In the recently commenced phase 3 BETonMACE clinical trial, Resverlogix is exploring the potential benefit of apabetalone (RVX-208) on the reduction of major adverse cardiac events (MACE) in patients with type 2 diabetes mellitus. This study and ongoing laboratory research will aid in establishing the emerging role of BET inhibition in high-risk vascular disease and especially in those with diabetes.

The Complement System: Part 2

Complement Mediated Diseases

As discussed in part 1 of this blog series, the complement system is a network of tightly regulated proteins which are a key part of the innate immune response. The complement system is initiated by the identification of a pathogen or antibody by complement proteins which trigger a cascade that results in cleavage of inactive proteins by a series of proteases, culminating in inflammation, phagocytosis and the assembly of the membrane attack complex (MAC). This protein complex assembles on the surface of target cells, creating a pore that results in the lysis or bursting of the specific cell. When activated, the complement system promotes inflammatory response and mediates lysis and clearance of microbial invaders or diseased host cells. Because of its central role in immune response, complement is a target for immune evasion and a contributor to many disease states. Several mechanisms regulate complement activation and deactivation. In a pathological state, inappropriate initiation of the complement cascade or deficiencies in specific factors or regulators can result in aberrant activation leading to host tissue damage. This blog will explore two diseases that develop as a result of abnormal activity of the complement system: paroxysmal nocturnal hemoglobinuria (PNH) and atypical hemolytic-uremic syndrome (aHUS).

PNH is an acquired rare disease that occurs as a result of a mutation in hematopoietic stem cells (cells that give rise to blood cells). The disease manifests itself in the complement-mediated destruction of red blood cells (RBCs), a process known as hemolysis with potentially fatal consequences. In healthy individuals, RBCs and other blood cell types have specific cell surface proteins that function to inhibit the complement system and ultimately protect cells against formation of the MAC. The root cause of this disorder lies in specific protein anchors, which act as tethers for proteins responsible for protecting blood cells from the activity of the complement system. CD59 and complement decay-accelerating factor (DAF) function as such inhibitors by impeding the activity of the enzymes that activate C3 and C5, respectively. These regulators are membrane-bound via a glycophosphatidyinositol (GPI) anchor. Due to the acquired mutation in their hematopoietic stem cells, patients with PNH do not express these host proteins and their RBCs become subject to complement-mediated destruction. A direct link exists between excessive complement activation and the clinical manifestation of PNH. The resultant excessive RBC lysis causes transfusion dependence in these patients. Symptoms of PNH include extreme fatigue, abdominal pain, anemia and hemoglobinuria (the release of free hemoglobin into the urine), which can lead to renal failure.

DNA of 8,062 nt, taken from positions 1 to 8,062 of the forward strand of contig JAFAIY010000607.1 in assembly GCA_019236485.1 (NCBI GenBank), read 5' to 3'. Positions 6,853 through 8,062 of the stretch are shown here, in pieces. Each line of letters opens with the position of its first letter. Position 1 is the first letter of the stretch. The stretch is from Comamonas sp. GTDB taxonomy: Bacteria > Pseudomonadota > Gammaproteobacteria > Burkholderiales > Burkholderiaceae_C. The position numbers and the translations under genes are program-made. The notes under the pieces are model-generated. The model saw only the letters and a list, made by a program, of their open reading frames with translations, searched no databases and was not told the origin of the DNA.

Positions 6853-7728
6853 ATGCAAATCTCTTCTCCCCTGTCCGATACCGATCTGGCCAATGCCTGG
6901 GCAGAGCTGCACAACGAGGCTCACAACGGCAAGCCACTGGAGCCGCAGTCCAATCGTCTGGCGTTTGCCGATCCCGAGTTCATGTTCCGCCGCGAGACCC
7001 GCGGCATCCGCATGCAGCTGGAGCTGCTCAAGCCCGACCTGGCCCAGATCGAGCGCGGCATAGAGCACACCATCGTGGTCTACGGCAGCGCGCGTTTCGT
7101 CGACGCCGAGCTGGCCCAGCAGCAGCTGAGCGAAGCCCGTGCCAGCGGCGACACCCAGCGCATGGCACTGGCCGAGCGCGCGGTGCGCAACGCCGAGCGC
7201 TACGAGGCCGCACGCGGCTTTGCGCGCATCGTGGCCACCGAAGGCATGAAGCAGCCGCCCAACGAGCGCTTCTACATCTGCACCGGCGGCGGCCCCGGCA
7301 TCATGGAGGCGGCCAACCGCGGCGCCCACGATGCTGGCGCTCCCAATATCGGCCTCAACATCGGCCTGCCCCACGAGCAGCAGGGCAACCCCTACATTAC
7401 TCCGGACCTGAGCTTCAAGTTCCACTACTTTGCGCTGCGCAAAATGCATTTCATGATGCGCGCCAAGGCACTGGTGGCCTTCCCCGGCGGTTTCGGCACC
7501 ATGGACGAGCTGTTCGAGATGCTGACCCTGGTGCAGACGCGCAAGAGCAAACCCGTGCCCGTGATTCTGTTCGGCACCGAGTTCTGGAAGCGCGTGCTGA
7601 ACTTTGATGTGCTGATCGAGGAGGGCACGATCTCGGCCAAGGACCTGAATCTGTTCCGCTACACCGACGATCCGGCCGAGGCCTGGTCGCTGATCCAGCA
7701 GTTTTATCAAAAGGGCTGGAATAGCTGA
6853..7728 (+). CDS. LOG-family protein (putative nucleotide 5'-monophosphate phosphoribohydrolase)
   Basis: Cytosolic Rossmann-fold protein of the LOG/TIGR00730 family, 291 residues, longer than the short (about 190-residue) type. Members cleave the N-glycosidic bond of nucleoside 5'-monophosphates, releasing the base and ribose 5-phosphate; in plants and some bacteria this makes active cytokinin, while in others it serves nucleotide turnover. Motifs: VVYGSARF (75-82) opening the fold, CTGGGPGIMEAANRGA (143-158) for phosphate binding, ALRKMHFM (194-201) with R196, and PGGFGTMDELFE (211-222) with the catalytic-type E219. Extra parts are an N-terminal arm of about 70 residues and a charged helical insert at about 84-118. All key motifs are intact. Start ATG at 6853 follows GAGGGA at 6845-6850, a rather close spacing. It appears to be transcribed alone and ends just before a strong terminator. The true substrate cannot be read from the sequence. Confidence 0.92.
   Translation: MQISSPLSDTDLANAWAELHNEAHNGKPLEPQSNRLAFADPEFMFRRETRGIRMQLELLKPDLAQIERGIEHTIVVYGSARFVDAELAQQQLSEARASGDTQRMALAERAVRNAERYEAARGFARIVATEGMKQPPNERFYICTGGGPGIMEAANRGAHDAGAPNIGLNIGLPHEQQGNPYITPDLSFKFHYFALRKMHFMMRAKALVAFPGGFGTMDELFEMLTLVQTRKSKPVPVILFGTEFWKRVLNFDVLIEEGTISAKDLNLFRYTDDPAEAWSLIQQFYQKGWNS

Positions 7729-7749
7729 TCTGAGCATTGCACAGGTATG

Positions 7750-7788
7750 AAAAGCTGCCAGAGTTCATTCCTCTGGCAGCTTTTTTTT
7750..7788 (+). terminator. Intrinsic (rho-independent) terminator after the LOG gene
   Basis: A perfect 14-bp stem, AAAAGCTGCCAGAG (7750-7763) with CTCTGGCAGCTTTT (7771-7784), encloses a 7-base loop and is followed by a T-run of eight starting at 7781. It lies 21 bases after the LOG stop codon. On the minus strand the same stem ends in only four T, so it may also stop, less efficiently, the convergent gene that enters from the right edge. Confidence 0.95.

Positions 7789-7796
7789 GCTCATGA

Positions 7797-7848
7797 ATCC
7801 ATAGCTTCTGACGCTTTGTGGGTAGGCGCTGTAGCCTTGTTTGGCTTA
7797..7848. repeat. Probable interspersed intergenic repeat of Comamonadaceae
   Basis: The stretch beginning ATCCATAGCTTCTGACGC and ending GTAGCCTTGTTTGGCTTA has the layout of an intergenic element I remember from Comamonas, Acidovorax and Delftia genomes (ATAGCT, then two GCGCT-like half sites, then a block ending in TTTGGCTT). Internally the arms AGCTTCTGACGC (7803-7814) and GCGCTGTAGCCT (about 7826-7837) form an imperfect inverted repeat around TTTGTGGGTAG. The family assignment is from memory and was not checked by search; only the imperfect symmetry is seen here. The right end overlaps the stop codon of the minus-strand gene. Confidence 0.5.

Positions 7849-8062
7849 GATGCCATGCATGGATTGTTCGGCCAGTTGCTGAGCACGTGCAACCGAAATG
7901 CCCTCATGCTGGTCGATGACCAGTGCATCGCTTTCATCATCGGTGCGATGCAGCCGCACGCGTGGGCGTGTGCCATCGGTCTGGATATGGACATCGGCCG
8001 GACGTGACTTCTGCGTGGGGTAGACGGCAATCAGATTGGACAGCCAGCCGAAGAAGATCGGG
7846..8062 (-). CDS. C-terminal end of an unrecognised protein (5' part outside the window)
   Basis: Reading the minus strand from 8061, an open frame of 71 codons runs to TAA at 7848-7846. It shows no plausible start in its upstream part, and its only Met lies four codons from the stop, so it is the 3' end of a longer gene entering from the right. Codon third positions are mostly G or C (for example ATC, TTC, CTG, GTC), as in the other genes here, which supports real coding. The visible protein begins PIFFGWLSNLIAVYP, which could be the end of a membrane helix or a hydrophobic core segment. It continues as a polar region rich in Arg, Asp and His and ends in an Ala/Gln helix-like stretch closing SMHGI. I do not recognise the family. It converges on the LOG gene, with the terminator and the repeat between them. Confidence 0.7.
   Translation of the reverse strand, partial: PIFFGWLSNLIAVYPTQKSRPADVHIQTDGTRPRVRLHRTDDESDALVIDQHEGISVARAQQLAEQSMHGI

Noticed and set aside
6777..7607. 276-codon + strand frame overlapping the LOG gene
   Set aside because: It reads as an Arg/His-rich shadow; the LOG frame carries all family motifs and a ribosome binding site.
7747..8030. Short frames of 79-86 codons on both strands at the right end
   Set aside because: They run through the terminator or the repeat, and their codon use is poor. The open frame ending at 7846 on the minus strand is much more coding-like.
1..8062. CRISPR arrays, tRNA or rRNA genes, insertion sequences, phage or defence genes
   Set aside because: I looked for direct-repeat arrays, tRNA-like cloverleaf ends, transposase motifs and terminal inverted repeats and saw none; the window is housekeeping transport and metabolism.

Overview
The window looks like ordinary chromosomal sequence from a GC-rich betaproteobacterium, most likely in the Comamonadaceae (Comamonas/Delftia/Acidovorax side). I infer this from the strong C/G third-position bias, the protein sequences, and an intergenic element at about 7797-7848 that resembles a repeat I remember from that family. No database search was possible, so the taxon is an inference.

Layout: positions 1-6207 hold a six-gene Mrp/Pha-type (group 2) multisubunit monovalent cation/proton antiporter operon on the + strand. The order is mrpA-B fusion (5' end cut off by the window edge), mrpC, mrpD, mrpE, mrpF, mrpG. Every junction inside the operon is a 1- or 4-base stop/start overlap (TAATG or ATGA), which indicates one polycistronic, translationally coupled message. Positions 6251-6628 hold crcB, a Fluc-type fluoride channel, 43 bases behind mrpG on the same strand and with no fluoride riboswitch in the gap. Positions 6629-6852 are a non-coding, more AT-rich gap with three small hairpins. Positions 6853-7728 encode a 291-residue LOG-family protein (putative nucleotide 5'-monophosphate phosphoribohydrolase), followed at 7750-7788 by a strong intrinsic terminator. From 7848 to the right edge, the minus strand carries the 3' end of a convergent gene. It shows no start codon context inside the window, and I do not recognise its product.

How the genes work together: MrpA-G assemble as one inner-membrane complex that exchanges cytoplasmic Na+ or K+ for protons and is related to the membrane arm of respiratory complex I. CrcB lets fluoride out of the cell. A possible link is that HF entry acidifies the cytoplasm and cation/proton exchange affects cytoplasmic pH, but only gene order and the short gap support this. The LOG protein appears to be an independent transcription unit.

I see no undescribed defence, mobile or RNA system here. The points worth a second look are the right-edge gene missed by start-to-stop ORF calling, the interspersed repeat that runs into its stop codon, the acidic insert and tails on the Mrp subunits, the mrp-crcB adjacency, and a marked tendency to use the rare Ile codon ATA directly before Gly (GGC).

A life threatening complication of PNH is repeated thrombosis (blood clot formation) which is the leading cause of death in PNH, accounting for at least 40% of PNH mortality. PNH has an estimated annual incidence rate of 1-5 cases per million in the general population. A UK study found that approximately one-third of patients diagnosed with PNH died within 5 years of diagnosis despite receiving the current standard of care. Historically, the median survival has been 10 to 15 years from the time of diagnosis.

aHUS is a severe kidney disease associated with genetic alterations of complement components, modulators and inhibitors that result in excessive activation of the complement cascade. Genetic defects cause excessive cleavage and activation of complement components. Regulatory proteins such as factor H, factor B, membrane cofactor protein (MCP), factor I or thrombomodulin as well as the enzymes that activate C3 and C3 itself have all been implicated in the manifestation of aHUS. The identified genetic defects incur an amplified generation of C3 and C5, main components in the cascade, resulting in increased MAC formation at the endothelial cell surface. This results in damage to cells that line blood vessel walls, resulting in exposure of the underlying matrix and thrombus formation. Abnormal blood clot formation in the small blood vessels in the kidneys eventually leads to kidney failure. A direct link exists between excessive complement activation and the clinical manifestation of aHUS.